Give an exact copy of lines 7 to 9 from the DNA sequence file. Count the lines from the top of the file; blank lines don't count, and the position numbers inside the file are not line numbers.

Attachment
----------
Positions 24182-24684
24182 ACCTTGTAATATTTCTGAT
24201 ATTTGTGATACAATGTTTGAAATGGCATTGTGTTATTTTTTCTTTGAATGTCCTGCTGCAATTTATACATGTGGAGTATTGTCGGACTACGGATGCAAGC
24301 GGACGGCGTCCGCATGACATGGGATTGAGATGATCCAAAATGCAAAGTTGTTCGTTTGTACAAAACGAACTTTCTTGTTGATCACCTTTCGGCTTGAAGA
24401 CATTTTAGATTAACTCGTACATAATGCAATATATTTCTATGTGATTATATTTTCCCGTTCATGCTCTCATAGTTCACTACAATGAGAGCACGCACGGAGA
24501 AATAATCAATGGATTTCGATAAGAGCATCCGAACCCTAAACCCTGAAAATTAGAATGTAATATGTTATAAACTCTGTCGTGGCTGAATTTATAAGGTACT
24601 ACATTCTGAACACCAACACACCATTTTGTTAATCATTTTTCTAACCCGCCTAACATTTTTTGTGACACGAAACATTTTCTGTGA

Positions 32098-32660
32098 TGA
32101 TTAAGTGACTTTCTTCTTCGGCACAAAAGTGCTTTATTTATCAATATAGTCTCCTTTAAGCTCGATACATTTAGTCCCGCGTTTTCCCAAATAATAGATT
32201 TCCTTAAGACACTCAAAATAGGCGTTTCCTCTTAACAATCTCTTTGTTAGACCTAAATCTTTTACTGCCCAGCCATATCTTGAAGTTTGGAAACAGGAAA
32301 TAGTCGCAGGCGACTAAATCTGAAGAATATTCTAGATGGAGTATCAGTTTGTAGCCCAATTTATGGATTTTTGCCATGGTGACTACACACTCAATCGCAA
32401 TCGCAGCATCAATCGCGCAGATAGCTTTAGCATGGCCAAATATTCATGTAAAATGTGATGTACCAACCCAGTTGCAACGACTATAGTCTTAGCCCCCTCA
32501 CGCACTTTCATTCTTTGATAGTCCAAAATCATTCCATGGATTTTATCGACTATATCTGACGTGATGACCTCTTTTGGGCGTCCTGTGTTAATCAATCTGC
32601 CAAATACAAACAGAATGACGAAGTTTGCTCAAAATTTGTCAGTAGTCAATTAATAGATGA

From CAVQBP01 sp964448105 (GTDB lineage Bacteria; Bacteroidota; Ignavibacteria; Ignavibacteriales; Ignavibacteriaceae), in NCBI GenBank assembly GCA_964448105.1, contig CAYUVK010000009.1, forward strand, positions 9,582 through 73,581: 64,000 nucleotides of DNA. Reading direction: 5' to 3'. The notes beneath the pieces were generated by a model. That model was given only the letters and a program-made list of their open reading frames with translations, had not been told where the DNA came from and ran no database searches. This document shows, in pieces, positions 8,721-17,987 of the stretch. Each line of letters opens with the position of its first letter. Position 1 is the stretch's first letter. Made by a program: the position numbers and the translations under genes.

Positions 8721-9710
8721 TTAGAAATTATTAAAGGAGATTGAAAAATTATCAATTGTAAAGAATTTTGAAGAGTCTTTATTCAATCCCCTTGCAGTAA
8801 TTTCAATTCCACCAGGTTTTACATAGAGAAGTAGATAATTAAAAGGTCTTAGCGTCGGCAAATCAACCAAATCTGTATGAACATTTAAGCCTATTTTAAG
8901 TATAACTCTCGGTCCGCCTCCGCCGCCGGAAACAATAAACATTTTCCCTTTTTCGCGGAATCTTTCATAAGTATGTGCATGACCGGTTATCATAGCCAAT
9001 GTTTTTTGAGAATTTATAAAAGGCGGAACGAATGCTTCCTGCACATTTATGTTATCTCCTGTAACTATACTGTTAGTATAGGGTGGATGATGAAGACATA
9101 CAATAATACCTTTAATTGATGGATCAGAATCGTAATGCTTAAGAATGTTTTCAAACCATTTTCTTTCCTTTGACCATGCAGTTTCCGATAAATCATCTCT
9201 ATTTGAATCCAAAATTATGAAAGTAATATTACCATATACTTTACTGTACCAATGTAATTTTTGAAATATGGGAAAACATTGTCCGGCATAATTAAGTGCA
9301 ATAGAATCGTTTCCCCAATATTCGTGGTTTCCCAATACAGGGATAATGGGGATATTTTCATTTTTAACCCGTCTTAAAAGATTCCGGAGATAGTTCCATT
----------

24601 ACATTCTGAACACCAACACACCATTTTGTTAATCATTTTTCTAACCCGCCTAACATTTTTTGTGACACGAAACATTTTCTGTGA

Positions 32098-32660
32098 TGA